But worst of all, even if we accept this vision of public school, the “reforms” being used do not even succeed at doing what they purport to do. The cult of “data” twists good pieces of research and produces misleading ones.

As economic journalist Doug Henwood stated, “For a bunch of business-supported technocrats supposedly in love with metrics, there's absolutely no empirical support for their ambitions. You might suspect that their real aim is to bust teachers unions and save money educating a population that elites have lost interest in.”

A legion of research reports, journal articles, and entire books have been written refuting the assertions and policies of the “reform” movement, and the issue is very complex. Perhaps the best element of the “reform” agenda to discuss here, especially in light of the brave resistance of Garfield teachers, is the increase in standardized testing, since that is the engine that drives so much of the rest – student outcomes, school ratings and punishments like closings and charterization, and teacher evaluations –and since it embodies the obsession with measurement, quantification, positivism, and linearality.

These are the realities of high-stakes testing:

  • Standardized tests are often culturally and linguistically bias and disproportionately punish low-income students, English Language Learners (ELLs), and special education students.
  • Standardized tests can be poor, invalid measures of student learning and ability.
  • Standardized tests lead to a narrowing of the curriculum, “teaching to the test,” less focus on critical thinking and problem solving, and the marginalizing of untested subjects.
  • Standardized tests waste instructional time, threaten the arts and even recess, and are often expensive to administer.
  • Standardized tests become sorting and stratifying mechanisms, and some students wind up with more of the same (test prep and rigid regulations), while high-scoring schools in affluent areas maintain a more varied curriculum.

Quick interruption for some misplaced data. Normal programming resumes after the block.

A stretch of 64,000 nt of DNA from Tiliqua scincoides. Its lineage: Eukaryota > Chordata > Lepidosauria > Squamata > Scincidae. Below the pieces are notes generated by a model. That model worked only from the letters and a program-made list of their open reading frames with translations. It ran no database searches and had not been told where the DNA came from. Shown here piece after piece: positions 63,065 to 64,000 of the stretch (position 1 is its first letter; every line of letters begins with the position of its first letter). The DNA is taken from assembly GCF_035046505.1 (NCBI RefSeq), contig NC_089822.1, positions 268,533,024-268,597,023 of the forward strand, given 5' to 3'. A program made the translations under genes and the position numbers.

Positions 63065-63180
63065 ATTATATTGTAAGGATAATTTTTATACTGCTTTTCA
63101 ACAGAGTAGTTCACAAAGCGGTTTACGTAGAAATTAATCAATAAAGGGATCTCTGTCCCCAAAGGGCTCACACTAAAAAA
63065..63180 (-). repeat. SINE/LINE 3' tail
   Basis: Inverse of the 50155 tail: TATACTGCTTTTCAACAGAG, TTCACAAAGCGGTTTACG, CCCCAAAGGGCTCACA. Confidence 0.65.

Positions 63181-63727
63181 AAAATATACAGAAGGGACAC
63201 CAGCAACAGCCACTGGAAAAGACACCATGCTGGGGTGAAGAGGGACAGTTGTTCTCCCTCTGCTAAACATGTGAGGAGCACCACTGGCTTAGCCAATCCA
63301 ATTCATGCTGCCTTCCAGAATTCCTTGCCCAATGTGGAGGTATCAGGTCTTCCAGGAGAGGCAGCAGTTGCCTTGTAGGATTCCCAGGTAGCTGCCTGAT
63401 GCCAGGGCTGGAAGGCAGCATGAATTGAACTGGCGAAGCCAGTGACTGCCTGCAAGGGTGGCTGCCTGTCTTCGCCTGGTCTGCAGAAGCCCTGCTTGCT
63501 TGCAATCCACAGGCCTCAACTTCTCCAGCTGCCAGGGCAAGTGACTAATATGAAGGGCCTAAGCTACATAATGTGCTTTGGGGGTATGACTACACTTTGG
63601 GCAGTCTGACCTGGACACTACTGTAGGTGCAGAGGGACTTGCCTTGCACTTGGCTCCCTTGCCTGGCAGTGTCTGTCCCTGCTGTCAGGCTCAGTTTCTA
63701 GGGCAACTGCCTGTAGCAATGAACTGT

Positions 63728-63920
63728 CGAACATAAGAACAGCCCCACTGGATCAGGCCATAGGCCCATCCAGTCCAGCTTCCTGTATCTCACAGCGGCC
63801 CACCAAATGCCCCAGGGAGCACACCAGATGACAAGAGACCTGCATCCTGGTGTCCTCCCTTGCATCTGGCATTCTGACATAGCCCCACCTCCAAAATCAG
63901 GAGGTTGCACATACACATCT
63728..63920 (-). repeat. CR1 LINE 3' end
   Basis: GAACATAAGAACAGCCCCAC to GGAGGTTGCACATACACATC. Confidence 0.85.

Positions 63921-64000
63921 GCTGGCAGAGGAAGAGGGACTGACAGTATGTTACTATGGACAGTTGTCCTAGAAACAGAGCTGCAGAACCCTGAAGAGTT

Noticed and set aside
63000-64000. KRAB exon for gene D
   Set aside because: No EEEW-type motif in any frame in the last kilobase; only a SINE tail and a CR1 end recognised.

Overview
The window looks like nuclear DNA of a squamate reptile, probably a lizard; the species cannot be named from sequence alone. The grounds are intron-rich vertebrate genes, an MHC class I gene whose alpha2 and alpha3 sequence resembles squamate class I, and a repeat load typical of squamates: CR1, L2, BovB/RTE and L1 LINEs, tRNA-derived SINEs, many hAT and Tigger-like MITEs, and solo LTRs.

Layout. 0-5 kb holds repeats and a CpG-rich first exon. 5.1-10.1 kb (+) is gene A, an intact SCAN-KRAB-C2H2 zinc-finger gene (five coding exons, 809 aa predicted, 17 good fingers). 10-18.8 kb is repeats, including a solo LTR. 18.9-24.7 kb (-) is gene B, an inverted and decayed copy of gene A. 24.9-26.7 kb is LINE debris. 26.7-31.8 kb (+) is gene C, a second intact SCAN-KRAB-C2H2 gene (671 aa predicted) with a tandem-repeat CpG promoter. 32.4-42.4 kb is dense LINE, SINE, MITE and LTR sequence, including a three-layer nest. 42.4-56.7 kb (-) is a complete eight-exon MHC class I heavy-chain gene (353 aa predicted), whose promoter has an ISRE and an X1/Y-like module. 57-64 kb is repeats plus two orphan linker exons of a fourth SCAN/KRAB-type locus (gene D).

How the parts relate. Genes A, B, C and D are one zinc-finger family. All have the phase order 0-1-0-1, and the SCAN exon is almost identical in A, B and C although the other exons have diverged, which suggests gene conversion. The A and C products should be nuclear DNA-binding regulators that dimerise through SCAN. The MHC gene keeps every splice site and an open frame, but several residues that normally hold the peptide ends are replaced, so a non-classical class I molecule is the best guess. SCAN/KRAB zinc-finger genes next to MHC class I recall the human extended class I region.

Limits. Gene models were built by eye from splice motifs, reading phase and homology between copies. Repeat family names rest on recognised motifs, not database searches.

• Standardized tests and VAM are very poor indicators of teacher effectiveness.

Let's briefly examine one local example. The Montclair school district just approved a new teacher and principal observation rubric. In doing so, it cited the Measures of Effective Teaching (MET) studies as providing “decisive data.”

These studies have been widely criticized and discredited as ideologically driven, reifiying what Bill Gates wants to see, and woefully flawed and misleading, most recently by the Shanker Institute and the National Education Policy Center.

What is worse is that New Jersey Department of Education intends to take VAM one step further by using an even worse predictor of teacher effectiveness, Student Growth Percentiles (SGPs).

While the vast preponderance of research shows VAM is, at best, a statistical measure with huge margins of error and therefore only useful as part of identifying the very worst and very best teachers – the teachers at either far end of the spectrum – SGPs are such a worse indicator of teacher effectiveness, that no credible education researcher will study them.

Here is some perspective. The American Institutes of Research issued this tepid warning on VAM:“We cannot at this time encourage anyone to use VAM in a high stakes endeavor.

If one has to use VAM, then we suggest a two-step process to initially use statistical models to identify outliers (e.g.,low-performing teachers) and then to verify these results with additional data.

Using independent information that can confirm or disconfirm is helpful in many contexts,” while the very inventor of SGP, Damian Betebenner, as reported on the Jersey Jazzman blog, “has said explicitly that SGPs do not attempt to find teacher effect (or any other cause) for variations in student test scores. In other words, they are the wrong instruments to use when attempting to infer a teacher's 'value.'”

The “reformers” are wrong. They are ideologically wrong. Even if we accept their ideology, they are factually wrong about their own assertions. They are wrong for our schools, our education workers, our communities and taxpayers, and for our students. The teachers of Garfield High School have taken a brave stand against the testing juggernaut. May it be the first of many.

For information on legally opting students out of of high-stakes standardized tests, go to www.unitedoptout.com.

Brian Ford's views and opinions do not reflect the position of the institutions with which he is affiliated. 

esther February 08, 2013 at 03:31 AM